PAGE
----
Introduction

Achondroplasia is the most common form of skeletal dysplasia characterised by short limb dwarfism. It occurs as a result of mutations in one copy of the fibroblast growth factor receptor 3 gene (FGFR3). More than 97% of patients have the same point mutation in FGFR3 and more than 80% of these are new mutations. The mutation, which causes an increase in FGFR3 function, affects many tissues, most strikingly the cartilaginous growth plate in the growing skeleton, leading to a variety of manifestations and complications [13].

Enchondromas are common, usually benign, intra-osseous cartilaginous tumours that develop in close proximity to growth plate cartilage. Pathological fractures can occur and when a joint is involved this may result in shortening of a limb. The primary significant factors of enchondromas are related to their complications [46]. Progressive vertebral fusion is a not uncommon radiographic entity in children, often referred to as the Copenhagen syndrome [7]. We describe a previously unreported combination of achondroplasia, metaphyseal enchondromatosis and ossification of the spinal ligaments.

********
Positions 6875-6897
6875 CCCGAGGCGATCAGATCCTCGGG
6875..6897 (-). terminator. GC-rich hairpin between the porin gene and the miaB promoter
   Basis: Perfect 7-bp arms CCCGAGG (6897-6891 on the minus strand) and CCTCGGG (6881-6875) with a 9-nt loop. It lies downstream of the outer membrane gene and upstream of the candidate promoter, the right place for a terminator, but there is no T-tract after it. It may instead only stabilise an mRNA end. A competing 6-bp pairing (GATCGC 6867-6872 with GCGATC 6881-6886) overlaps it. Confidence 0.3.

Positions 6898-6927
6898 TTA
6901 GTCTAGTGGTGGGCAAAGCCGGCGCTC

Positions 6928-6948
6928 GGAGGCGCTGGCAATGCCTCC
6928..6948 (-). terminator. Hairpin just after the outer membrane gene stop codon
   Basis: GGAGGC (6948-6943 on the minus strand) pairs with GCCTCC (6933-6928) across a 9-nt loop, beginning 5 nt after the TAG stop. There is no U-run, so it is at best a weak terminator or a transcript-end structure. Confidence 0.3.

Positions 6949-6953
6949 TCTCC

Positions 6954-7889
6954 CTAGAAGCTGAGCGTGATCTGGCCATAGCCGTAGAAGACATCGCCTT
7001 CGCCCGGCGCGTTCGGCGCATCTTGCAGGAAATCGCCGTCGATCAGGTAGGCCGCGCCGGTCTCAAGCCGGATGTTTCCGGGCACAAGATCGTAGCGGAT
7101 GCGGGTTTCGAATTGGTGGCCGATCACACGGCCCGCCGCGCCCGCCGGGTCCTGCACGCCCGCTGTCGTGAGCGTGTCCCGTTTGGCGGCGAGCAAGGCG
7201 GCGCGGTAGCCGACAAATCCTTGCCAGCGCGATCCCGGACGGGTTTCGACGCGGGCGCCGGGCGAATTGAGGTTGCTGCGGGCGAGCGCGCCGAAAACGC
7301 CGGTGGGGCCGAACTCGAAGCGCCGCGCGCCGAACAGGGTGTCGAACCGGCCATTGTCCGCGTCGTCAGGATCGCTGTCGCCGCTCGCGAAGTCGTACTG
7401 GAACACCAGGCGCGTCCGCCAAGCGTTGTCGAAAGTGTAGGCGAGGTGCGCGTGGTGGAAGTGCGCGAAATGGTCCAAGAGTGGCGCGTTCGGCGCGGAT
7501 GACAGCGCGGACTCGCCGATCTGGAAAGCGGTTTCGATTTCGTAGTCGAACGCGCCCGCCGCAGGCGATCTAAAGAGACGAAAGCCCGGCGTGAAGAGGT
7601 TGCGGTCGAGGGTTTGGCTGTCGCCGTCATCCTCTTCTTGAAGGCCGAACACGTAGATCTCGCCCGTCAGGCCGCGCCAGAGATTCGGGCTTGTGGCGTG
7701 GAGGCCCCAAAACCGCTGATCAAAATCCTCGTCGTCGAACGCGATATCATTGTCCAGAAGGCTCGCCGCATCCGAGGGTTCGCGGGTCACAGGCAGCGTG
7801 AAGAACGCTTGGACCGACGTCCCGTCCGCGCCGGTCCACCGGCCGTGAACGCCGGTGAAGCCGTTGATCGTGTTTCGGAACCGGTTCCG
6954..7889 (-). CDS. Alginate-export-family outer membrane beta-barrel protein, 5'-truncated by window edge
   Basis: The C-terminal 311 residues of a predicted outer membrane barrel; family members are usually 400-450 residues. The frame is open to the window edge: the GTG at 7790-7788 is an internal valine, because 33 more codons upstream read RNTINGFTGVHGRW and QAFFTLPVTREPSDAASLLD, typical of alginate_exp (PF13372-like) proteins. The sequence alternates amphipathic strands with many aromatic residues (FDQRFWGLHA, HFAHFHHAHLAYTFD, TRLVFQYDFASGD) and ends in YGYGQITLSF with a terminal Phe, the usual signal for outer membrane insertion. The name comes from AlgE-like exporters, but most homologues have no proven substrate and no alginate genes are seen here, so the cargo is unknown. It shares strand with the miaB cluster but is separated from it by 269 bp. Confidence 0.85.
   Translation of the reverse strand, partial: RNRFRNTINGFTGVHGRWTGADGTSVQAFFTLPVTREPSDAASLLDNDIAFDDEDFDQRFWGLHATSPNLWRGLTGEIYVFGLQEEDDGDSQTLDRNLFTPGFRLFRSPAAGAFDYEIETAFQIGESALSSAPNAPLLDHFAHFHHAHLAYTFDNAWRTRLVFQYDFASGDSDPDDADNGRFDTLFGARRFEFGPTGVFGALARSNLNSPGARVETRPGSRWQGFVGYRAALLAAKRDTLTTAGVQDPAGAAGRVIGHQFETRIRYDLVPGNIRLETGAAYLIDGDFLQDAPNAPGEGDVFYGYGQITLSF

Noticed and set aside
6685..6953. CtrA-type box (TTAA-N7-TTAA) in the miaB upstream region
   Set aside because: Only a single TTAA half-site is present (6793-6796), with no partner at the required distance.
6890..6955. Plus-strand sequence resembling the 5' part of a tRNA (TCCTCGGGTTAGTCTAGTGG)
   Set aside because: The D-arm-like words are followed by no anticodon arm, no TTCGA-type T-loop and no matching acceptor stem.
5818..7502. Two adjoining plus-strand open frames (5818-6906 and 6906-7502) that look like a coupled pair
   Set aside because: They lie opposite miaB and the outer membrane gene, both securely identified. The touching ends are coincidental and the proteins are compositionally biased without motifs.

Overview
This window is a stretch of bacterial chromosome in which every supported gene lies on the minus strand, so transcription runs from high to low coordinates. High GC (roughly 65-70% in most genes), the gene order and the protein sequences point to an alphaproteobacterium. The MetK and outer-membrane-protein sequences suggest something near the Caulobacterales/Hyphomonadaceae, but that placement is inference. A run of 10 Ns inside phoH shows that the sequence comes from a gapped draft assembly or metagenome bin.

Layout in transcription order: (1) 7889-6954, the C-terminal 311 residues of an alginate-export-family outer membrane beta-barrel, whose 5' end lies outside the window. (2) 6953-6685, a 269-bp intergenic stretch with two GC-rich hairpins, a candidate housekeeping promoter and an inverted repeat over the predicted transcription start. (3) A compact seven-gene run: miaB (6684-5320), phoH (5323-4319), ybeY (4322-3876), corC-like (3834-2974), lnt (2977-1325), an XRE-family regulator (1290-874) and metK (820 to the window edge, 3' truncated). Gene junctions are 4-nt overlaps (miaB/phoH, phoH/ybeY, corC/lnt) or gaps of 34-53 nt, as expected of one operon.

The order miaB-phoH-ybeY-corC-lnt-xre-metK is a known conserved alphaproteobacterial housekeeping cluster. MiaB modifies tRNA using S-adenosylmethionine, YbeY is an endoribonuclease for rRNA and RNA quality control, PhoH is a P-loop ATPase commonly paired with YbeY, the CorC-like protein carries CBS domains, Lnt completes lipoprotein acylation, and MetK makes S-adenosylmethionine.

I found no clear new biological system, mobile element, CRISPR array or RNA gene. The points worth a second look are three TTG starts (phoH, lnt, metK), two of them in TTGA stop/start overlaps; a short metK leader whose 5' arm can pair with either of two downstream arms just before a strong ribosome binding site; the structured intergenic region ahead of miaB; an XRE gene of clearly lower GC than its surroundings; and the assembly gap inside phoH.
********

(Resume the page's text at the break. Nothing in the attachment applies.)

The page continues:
Case presentation

A 7-year-old girl was brought to the orthopaedic department because of mild knee and back pain associated with restricted spine mobility. She was born full term following an uneventful gestation. At birth her length was around the 3rd percentile, whereas her occipito-frontal circumference (OFC) and weight were around the 25th percentile. She was clinically and radiographically diagnosed as having achondroplasia. This was confirmed through the detection of the common mutation of FGFR3 for achondroplasia. The parents were of normal height, healthy and non-consanguineous. Clinical examination at the age of 7 years showed marked growth deficiency, -4 standard deviations, and her OFC and weight were around the 50th percentile. Craniofacially the head appeared large with frontal bossing, but with midfacial hypoplasia. The hands were short and broad with fingers exhibiting a three-pronged (trident) appearance. Movements of the thoracolumbar spine were limited, but movements of the cervical region were spared. No associated abnormalities were detected on examination of the nervous system, eyes, heart or abdomen. The results of full blood analysis, erythrocyte sedimentation rate and C-reactive protein were normal. Moreover, there were no laboratory data suggestive of endocrinopathies, hypophosphatasia and/or hypercalcaemia.